The demolitions of old homes may finally be slowing in Vancouver’s affluent Dunbar neighbourhood, according to citywide statistics and local observations.
There have been only 331 construction permits for single-family dwellings issued in the city so far this year, compared to a high of 653 in 2011.
Since Vancouver has little land available for single-family houses, a construction permit issued usually means an existing house is being demolished.
One careful Dunbar watcher says the downward trend is playing out in her neighbourhood, one of the areas that has been hardest hit by demolitions.
“I think there are fewer demolitions now and even in 2013,” said Janice Kreider, a long-time resident of the west-side neighbourhood that borders the University of British Columbia lands.
Her blog Disappearing Dunbar recorded roughly 58 demolitions in 2012, compared to 50 in 2013.
Overall, there has been a 37–per-cent decrease in construction of single-family homes citywide since December 2010.
That comes after a flurry of support for the retention of older homes in Vancouver, most notably those built before 1940. In June, the city agreed to protect pre-1940s housing by creating incentives to preserve and restore such homes as a part of a new heritage action plan.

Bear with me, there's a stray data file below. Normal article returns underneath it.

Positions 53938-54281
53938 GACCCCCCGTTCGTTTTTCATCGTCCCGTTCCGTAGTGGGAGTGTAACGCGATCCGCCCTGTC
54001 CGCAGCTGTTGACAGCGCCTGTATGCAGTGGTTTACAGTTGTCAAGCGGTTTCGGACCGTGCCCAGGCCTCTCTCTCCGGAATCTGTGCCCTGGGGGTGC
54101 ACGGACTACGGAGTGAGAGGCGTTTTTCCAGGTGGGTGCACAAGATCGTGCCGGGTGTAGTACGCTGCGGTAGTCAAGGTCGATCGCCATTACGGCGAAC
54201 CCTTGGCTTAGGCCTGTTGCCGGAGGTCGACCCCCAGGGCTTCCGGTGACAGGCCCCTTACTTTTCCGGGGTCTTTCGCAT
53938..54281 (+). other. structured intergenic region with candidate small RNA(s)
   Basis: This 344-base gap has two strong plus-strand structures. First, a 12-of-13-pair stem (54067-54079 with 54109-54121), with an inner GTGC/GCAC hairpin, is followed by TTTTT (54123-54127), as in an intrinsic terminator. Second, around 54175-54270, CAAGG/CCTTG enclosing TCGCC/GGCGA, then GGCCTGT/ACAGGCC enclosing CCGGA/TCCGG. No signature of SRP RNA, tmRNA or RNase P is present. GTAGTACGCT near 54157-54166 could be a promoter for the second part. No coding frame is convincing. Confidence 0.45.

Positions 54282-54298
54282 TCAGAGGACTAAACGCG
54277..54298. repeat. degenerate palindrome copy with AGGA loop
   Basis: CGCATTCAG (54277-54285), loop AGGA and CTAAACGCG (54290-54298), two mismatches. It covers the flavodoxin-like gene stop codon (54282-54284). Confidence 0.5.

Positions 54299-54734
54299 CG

Apartments instead of family homes
One of the reasons single-family construction permits might have gone down citywide is because some city lots that used to have family homes on them are now being used to build townhouses and apartment buildings, says one former city planner.
“There’s continually a decreasing number of single-family lots in the city,” said Ann McAfee.
According to McAfee, rezoning “has come in to allow rowhouses [and] townhouses and so they no longer show up as single-family stats.”
That’s likely not the case in Dunbar, which has always resisted rezoning for denser development in favour of maintaining single-family housing. This has contributed to Dunbar becoming a place where the rich go to build bigger and bigger homes, making the area vulnerable to demolitions.
Since Dunbar is not seeing the construction of townhouses and apartments, the decrease in permits to build single-family means that the neighbourhood is retaining its older homes, as some suggest.
Flipped but not demolished
As a seasoned observer, Kreider has noticed an interesting occurrence with older houses.
“Houses are being sold and resold not long after, without getting torn down,” she said.
“These are pre-1940s houses, so I when I saw the sale sign I was worried they would be torn down. But instead they’re being flipped.”
However Kreider doesn’t believe the decrease in demolitions can be attributed to the city’s heritage action plan.
Instead, she speculates that the new owners found the upkeep of these houses too difficult. Older homes are notorious for their lack of insulation and single-pane windows, which make them hard to heat, and basement flooding problems.
Kreider has doubts about whether the city plan will have any impact on future demolitions.
She believes that the demolitions may have slowed down because developers have already grabbed “all the low-hanging fruit.”